The only thing he had in common with his daughters-in-law was their love of dogs, but not in the way in which their pooches were spoilt. Jane and Julie idolised their pets and treated their hounds like their own children, petting them, feeding them only the best dog food money could buy. Johnny often idly wondered whether his sons were sometimes neglected in favour of their wives ‘little darlings’. Jane and Julie would meet and take their pets to the dog parlour every month to pamper and preen them.
“One of these fine days we’ll show them at Crufts just how special our dogs are,” mused Jane one day.
“It’ll have to not coincide with our holiday Jane,” replied Julie, we can’t go without our place in the sun to top up our tan can we?”
Any subtle hints from Johnny about the patter of tiny feet were always dismissed by Jane and Julie. They would tell him they had no intention or inclination in producing smelly, noisy brats. Johnny didn’t take offence after all it was their lives.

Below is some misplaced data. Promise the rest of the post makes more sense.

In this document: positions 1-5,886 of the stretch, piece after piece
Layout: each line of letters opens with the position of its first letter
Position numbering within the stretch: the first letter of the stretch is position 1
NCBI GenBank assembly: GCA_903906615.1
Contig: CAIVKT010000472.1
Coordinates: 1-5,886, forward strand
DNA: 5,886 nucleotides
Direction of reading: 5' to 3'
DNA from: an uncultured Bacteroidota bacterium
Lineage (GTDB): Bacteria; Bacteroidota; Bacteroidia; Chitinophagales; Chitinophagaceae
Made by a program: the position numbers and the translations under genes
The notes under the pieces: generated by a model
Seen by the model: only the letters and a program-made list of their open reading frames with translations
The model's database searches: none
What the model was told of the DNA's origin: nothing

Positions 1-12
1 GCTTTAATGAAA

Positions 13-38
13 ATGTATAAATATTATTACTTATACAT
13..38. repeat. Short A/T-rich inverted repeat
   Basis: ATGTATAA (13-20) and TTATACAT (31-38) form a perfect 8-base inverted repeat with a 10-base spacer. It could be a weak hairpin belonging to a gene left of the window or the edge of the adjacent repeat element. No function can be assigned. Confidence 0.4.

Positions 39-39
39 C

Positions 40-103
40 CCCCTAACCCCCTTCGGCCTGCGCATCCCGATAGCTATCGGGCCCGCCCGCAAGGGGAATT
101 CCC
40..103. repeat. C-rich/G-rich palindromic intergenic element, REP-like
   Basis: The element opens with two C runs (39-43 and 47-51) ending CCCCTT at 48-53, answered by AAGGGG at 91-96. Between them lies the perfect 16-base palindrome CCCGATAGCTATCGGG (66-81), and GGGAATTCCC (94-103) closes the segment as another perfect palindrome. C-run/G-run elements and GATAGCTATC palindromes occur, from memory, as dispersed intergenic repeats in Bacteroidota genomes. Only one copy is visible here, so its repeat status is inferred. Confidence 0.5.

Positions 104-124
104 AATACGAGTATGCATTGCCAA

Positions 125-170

Lately Johnny started thinking that perhaps he should spend some of his money and arrange a holiday for the family to have some quality time together. He suggested an all-in holiday in the sun to which his daughters-in-law couldn’t come up with a valid reason why not to go. They went along with Johnny’s plans but selfishly looked forward to his spending hard-earned cash on them.
Johnny used the time on holiday to discuss his plans for selling his home and releasing the Bond when he was gone. Both sons were astonished at just how much the Bond had accrued and how their father’s little terraced house had increased in value.
“Dad, you’ve got to start spending your money on yourself. It’s what we all want.”
Jane and Julie looked on in sheer horror. Any suggestion that their future inheritance should be frittered away by their obnoxious father-in-law was unthinkable. Their eyes lit up at the thought of the money their father-in-law would be leaving behind which they could spend on their beloved animals. Their thoughts drifted towards following their ambition for their pets to win ‘Best in Group’ at Crufts.